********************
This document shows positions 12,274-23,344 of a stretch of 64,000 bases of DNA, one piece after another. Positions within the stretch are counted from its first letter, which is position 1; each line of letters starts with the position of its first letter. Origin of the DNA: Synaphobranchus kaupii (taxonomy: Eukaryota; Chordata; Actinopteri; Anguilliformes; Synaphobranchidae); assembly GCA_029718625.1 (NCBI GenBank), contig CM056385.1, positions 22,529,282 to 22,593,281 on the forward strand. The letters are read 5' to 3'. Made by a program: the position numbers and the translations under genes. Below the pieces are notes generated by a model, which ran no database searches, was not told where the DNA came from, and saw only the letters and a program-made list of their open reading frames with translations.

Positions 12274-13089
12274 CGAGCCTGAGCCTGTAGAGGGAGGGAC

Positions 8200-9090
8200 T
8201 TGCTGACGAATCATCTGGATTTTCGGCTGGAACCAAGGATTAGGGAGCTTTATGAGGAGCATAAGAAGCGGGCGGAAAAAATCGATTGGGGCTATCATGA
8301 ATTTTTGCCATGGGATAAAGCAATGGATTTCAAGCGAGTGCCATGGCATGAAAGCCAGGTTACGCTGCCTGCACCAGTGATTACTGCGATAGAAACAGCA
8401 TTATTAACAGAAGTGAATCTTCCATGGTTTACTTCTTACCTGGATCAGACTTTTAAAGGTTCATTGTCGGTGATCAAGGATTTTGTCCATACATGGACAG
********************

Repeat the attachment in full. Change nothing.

This document shows positions 12,274-23,344 of a stretch of 64,000 bases of DNA, one piece after another. Positions within the stretch are counted from its first letter, which is position 1; each line of letters starts with the position of its first letter. Origin of the DNA: Synaphobranchus kaupii (taxonomy: Eukaryota; Chordata; Actinopteri; Anguilliformes; Synaphobranchidae); assembly GCA_029718625.1 (NCBI GenBank), contig CM056385.1, positions 22,529,282 to 22,593,281 on the forward strand. The letters are read 5' to 3'. Made by a program: the position numbers and the translations under genes. Below the pieces are notes generated by a model, which ran no database searches, was not told where the DNA came from, and saw only the letters and a program-made list of their open reading frames with translations.

Positions 12274-13089
12274 CGAGCCTGAGCCTGTAGAGGGAGGGAC

Positions 8200-9090
8200 T
8201 TGCTGACGAATCATCTGGATTTTCGGCTGGAACCAAGGATTAGGGAGCTTTATGAGGAGCATAAGAAGCGGGCGGAAAAAATCGATTGGGGCTATCATGA
8301 ATTTTTGCCATGGGATAAAGCAATGGATTTCAAGCGAGTGCCATGGCATGAAAGCCAGGTTACGCTGCCTGCACCAGTGATTACTGCGATAGAAACAGCA
8401 TTATTAACAGAAGTGAATCTTCCATGGTTTACTTCTTACCTGGATCAGACTTTTAAAGGTTCATTGTCGGTGATCAAGGATTTTGTCCATACATGGACAG